Saving the planet can be really heavy and heady stuff at times – so, occasionally it’s good to step back from the edge, enjoy a laugh or two, and appreciate what all the fuss is about. And then get back to work.
For some enjoyable weekend reading, I’d commend a recent article by Caitrin Nicol over at the New Atlantis titled Do Elephants Have Souls? Thought provoking and it’s definitely stirred some controversy.
Great success story on the recovery of California’s endangered Island Fox, also known as Santa Cruz’s dwarf fox that resides in California’s Channel Islands. In 1999, there were only 85 of these little guys in existence, and after being listed in 2004 under the Endangered Species Act, today, there are over 2,500, as being reported by National Geographic. The predatory culprit in this case was not humans, but rather the golden eagle, although turns human activity resulted in a chain of events that almost lead to the demise of this beautiful creature. Golden eagles began migrating to the Island during the 1990s to feed on an explosion of feral pigs, and the fox made for an opportune snack. According to NatGeo, Continue reading →
Props to Todd Gartner, of the World Resources Institute, and Laura Huggins, of the Property and Environmental Research Center, for joining efforts to promote innovative new ways to protect threatened and endangered species. Todd and Laura are bold new voices on leveraging markets to accelerate the protection of habitat loss for many species struggling for their continued existence.
This work is absolutely essential for protecting T&E species of which over 75 percent can be found on private lands. While the Endangered Species Act is an important piece of legislation, serving as a backstop from keeping species from being driven into extinction, ESA can also create perverse incentives to landowners who, rather than conserve critical habitat, quietly eliminate it before ESA locks down the uses and economic value of their property. These new market-based initiatives encourage landowners to take proactive steps to conserve habitat before species are required to be listed under ESA. Our goal as a society should must be to transform species protection into a positive rather than a negative. And the efforts of Todd and Laura are helping to change not only the economics but the dialogue and cultural valuation, which is even more important.
For those budding conservationists in high school or college in the U.S., or those with just a passing curiosity in the topic, I highlight an organization that helped to shape my interest and career in environmental stewardship, the Student Conservation Association, that you might want to consider. The SCA is not an environmental advocacy or lobby group – they do something more important. They help place young professionals in key internship opportunities that enable them to pursue an interest in environmental stewardship and conservation.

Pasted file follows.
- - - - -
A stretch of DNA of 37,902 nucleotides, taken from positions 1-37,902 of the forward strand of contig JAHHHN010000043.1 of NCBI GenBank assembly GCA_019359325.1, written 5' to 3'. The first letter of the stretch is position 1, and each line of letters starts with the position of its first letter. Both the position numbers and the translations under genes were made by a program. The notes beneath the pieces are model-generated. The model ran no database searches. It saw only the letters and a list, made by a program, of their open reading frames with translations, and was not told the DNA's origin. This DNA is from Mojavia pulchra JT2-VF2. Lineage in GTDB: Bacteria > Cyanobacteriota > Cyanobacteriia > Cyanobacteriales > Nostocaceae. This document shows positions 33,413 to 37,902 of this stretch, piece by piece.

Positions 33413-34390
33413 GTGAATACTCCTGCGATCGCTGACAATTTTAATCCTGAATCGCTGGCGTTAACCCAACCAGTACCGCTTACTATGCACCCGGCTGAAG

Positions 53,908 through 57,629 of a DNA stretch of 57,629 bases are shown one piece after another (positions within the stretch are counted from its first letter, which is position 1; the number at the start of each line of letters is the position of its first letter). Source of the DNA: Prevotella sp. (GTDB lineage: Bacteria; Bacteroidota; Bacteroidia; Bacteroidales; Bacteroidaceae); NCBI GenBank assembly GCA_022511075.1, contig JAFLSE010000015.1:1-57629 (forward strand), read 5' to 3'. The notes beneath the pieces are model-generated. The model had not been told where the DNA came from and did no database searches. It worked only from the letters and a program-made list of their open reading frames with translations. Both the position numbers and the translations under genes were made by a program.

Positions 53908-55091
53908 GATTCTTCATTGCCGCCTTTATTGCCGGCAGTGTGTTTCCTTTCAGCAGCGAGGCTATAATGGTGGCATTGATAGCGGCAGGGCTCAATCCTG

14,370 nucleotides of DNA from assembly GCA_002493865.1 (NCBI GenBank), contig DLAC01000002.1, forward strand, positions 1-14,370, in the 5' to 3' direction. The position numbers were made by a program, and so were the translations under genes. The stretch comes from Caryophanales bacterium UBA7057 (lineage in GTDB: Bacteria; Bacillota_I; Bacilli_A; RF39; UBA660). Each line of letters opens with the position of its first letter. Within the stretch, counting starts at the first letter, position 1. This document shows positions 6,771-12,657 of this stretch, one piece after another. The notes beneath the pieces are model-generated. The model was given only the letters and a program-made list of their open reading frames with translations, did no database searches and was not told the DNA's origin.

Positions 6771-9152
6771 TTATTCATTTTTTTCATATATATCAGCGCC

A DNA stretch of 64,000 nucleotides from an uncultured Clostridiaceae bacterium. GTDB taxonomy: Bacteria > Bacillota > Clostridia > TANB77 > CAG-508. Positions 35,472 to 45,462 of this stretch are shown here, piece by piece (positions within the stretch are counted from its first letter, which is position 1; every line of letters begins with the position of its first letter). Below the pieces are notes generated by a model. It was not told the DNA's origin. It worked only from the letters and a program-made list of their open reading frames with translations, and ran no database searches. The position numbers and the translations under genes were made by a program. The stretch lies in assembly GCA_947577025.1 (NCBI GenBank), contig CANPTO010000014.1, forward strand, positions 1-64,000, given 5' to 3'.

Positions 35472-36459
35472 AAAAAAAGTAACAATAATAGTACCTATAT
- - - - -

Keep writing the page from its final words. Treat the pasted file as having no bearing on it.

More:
I first learned of this organization in 1988 when I was studying for a degree in wildlife management at the University of Maine Orono. After applying, I was offered a once-in-a-lifetime opportunity to work as a conservation intern for the National Park Service in Yellowstone National Park to participate in a predator-prey study leading up to the reintroduction of the wolves in Yellowstone. Here I am, all of 147 pounds on Druid Peak, with Mount Norris in the background in the Lamar Valley area of the Park after a long day of tracking elk (with a can of bear spray on my hip). My team and I spent several months tracking 50 yearling around the Park documenting and researching predation rates and causes, including black bear, grizzly, and coyote kills. Continue reading →
“Our ability to perceive quality in nature begins, as in art, with the pretty. It expands through successive stages of the beautiful to values as yet uncaptured by language.”
― Aldo Leopold
The work of John Mead – a science teacher, wildlife enthusiast and rising star in the world of wildlife photography. Based in Dallas, Texas, and college friend of my wife, Sheara Wall Fewell, from Duke, John is rightly gaining greater national recognition. Great blog and beautiful artwork, which words cannot begin to fully capture.
“A thing is right when it tends to preserve the integrity, the stability, and beauty of the biotic community. It is wrong when it tends otherwise.”
― Aldo Leopold
Another remarkable and highly accomplished wildlife artist, Richard Wear, from Canada, whose photography anyone would be so fortunate to have adorn their walls. (Thank you, Richard, for allowing me to share your work with your neighbors to the south) Can’t capture any better the stealth action and vivid colors of this Night Heron intent on its next meal. Also nick-named the “Night Raven” for its evening prowess and crow-like vocalization, you’ll recognize this smallish heron when you see or hear it.
“There are some who can live without wild things and some who cannot.”
― Aldo Leopold
Seek out and enjoy nature’s beauty and wild things around you.
Don Wagner’s wildlife and landscape photography – here he’s captured a wood duck drake. I don’t know Don, but I am blown away by his nature photography. The serenity and composition is extraordinary and the wildlife he captures appears ready at a moment’s notice to jump from the canvas.